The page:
Last Christmas

I spent Christmas Day with Annie.  She is moving to Chicago on Thursday, so she won’t even be around for New Year’s.  I didn’t know it then, but I know now that I won’t ever see her again.  I may be wrong, but I’m pretty sure I’m right.

Annie texted me the news of her moving last week.  I asked her when she decided on this, and she replied back, “two weeks ago.  I think if we were closer friends I would have been more emotional about it, but I only see her a couple times a year, and sometimes several years go by when I don’t see her at all.  Annie wasn’t that emotional about it either when she told me.  It wasn’t even like she told it in a snooty vengeful kind of way either, like the way some of my friends do when they tell me they’re moving away.  Those use it as a way of saying, I’m done with this town and I’m moving on.

Annie’s always been expressionless and uninterested about everything except when it comes to dating and relationships.  That’s when she starts to giggle and loosen up.  I just play along when she starts to talk about boys.  It’s the only  way our conversations become fun.  When I try talking about other topics with her such as music, movies, or politics I run into a dead end.  I see her eyes glaze over, so I figure it’s easier to pretend to be interested in things she’s interested in.

We went to Chinatown for lunch after we braved the crowds at Rockefeller Center to see the Christmas tree and to watch the ice skaters skate on the tiny ice skating rink in front of the enormous tree.  We had to dodge all the tourists taking selfies with their selfie sticks.  I don’t do selfies.  Neither does Annie, thank God.  Ok, that’s another thing we have in common.

Annie was in the mood for Peking duck noodle soup.  I’ve never even heard of this dish before, and the reason I’ve never heard of this dish before is because it doesn’t exist.  We kept checking the menus that were taped to the windows of each restaurant and we couldn’t find it.  After the fourth restaurant, I suggested to Annie to just go in and ask- maybe it was an off-the-menu specialty item?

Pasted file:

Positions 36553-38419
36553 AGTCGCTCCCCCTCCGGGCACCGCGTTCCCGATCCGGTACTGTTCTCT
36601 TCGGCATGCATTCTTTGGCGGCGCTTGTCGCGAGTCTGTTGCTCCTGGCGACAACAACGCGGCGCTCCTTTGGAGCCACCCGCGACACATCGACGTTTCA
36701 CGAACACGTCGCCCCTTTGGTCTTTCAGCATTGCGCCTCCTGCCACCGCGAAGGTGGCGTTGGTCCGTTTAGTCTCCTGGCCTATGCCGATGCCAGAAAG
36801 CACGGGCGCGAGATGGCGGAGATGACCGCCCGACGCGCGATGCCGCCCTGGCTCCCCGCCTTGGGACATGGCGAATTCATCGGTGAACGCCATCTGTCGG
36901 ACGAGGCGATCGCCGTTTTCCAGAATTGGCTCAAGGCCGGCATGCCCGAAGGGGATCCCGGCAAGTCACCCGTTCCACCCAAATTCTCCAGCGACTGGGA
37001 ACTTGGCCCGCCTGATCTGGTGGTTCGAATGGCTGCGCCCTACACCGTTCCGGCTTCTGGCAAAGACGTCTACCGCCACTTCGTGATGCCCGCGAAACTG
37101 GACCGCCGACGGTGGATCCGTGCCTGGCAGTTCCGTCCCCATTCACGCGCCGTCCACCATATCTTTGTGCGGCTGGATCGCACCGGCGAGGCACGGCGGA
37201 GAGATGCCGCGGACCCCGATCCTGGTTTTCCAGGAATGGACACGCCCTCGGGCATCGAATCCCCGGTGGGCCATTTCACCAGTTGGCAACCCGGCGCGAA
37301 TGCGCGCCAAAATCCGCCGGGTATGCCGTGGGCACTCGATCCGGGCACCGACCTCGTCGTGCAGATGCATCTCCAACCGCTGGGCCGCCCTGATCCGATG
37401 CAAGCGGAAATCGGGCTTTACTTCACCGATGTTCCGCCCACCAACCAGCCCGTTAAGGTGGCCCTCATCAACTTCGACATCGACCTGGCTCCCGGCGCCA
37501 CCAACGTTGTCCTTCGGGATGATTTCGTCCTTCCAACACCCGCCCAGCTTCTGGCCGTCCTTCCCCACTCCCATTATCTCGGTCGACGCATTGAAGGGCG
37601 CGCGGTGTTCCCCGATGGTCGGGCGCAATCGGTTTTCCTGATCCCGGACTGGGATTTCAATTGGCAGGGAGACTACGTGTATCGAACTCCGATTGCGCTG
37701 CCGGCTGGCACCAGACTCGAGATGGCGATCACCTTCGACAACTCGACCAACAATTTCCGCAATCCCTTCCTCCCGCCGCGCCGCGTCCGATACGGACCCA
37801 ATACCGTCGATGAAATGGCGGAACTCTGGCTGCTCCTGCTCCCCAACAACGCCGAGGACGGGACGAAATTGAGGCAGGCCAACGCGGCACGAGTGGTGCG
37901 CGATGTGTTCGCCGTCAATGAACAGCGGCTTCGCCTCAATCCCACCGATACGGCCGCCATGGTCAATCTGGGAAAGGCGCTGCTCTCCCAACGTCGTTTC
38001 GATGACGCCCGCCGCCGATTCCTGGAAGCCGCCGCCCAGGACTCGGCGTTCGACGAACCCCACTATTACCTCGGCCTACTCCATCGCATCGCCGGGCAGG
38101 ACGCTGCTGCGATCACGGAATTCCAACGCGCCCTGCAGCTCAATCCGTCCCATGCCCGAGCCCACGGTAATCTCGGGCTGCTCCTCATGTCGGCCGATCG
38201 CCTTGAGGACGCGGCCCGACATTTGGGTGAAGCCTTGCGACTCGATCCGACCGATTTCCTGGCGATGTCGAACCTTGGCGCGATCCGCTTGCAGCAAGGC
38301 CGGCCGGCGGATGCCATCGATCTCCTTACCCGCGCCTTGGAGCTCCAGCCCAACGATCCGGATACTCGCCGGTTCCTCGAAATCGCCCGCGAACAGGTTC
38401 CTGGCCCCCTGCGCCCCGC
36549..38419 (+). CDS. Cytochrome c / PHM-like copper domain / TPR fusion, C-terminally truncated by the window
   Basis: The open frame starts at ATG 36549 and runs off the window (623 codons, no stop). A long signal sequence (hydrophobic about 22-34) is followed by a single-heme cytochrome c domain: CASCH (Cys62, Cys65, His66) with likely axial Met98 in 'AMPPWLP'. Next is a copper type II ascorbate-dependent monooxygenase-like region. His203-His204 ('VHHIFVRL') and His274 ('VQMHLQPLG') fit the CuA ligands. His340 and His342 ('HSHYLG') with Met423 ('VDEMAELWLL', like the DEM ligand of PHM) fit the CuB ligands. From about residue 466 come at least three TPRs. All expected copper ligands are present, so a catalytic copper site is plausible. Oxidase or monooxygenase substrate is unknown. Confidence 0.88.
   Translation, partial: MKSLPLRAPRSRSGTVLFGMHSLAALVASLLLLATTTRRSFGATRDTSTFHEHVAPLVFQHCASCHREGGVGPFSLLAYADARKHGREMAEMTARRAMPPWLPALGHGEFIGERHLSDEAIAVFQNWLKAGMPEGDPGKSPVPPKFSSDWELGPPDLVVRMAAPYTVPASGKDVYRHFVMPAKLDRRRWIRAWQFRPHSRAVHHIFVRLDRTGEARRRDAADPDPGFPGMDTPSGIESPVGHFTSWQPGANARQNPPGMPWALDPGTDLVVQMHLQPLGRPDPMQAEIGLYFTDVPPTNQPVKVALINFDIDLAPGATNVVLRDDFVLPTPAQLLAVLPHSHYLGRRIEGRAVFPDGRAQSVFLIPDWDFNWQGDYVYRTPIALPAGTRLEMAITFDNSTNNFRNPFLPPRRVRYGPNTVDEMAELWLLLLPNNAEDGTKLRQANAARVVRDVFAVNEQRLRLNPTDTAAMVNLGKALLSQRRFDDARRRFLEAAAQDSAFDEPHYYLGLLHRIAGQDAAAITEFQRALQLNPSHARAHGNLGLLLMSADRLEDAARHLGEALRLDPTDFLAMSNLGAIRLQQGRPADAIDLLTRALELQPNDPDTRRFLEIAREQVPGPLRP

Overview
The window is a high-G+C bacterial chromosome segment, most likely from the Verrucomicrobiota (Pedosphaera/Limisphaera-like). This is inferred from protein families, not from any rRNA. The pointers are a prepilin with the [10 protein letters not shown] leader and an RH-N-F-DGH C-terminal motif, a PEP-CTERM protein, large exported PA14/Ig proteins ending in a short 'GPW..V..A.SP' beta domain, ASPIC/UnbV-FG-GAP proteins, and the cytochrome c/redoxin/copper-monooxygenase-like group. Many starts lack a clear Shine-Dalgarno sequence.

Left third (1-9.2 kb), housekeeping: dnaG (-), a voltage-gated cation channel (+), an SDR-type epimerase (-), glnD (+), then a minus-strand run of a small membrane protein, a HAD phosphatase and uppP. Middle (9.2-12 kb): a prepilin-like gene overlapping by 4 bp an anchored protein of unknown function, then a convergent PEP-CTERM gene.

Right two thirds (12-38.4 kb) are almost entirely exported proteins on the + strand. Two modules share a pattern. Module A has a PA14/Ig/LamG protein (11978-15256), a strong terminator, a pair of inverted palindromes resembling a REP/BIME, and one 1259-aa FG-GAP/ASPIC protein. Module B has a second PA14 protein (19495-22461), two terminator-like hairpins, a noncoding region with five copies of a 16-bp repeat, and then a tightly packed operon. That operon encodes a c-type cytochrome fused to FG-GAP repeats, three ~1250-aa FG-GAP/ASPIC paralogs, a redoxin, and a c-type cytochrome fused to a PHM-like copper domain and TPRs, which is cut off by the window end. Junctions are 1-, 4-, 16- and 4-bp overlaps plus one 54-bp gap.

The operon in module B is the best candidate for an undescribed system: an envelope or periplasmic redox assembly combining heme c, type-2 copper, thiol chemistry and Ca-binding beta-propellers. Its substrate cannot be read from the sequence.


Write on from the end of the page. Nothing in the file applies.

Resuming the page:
“No, try the one down the street,” they said.  Which one down the street?  There were tons of restaurants down the street!  We settled for the only “A” Department of Health rating one on the street.  They didn’t serve Annie’s particular craving-of-the-moment either, so she had to settle for a Sichuan pork dish.  The poor thing looked so dejected.

To help cheer her up, I took her to the ice cream shop next door.  Even though it wasn’t even forty degrees outside, we sat in the park where the  traditional Chinese street singers were singing loudly into their mics as we ate our ice cream with our chattering teeth.

“Do you think you’ll like Chicago?” I asked over the really loud singing.

Annie shrugged.

I was wondering why the sudden move to Chicago.  “Did you find someone there?”

“Not yet,” Annie deadpanned.

“You know, Chicago isn’t like New York, right?”

“Well, I really needed a new job, and it was the only one I could find, so I took it.”

At that moment, I envied her, I wish I had that sense of spontaneity that she had, to just get up and leave, and that is the great thing about being unattached.  Annie doesn’t know anyone in Chicago, but she is not close enough to anyone here to make her stay.  Being single is a double-edged sword.  You have all the freedom you want but at the cost of not having anyone important to share your life with.  Still, I’m not brave enough to just pick up and move to a different city, as unattached as I am.

“You could always come back, you know.”

Annie doesn’t reply back.  I’m thinking maybe Annie doesn’t want to come back, or maybe she doesn’t know enough what’s ahead of her to think that she can come back.

“Hey, what do you think of this guy?” Annie hands me her phone to take a look.

“Scott. He’s cute,” I say for encouragement.

“He’s from Chicago.”

“But it says he lives in New Jersey.”

Annie doesn’t respond.

“You know that you’re moving away from here, right?”

“Yeah, but why can’t he move to Chicago?  Why don’t they ever offer anything for me?”

I let out a heavy sigh.  The toil of online dating has clearly gotten to Annie.

“You could always send him a picture of me and tell him that I’m going to be your substitute?”  It was my feeble attempt at making her laugh.

Only there was no laughter at all.  Annie looks at me without saying a word.  She looks at her phone for a minute and shuts it off.  She then turns away and starts walking towards the subway.

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Heather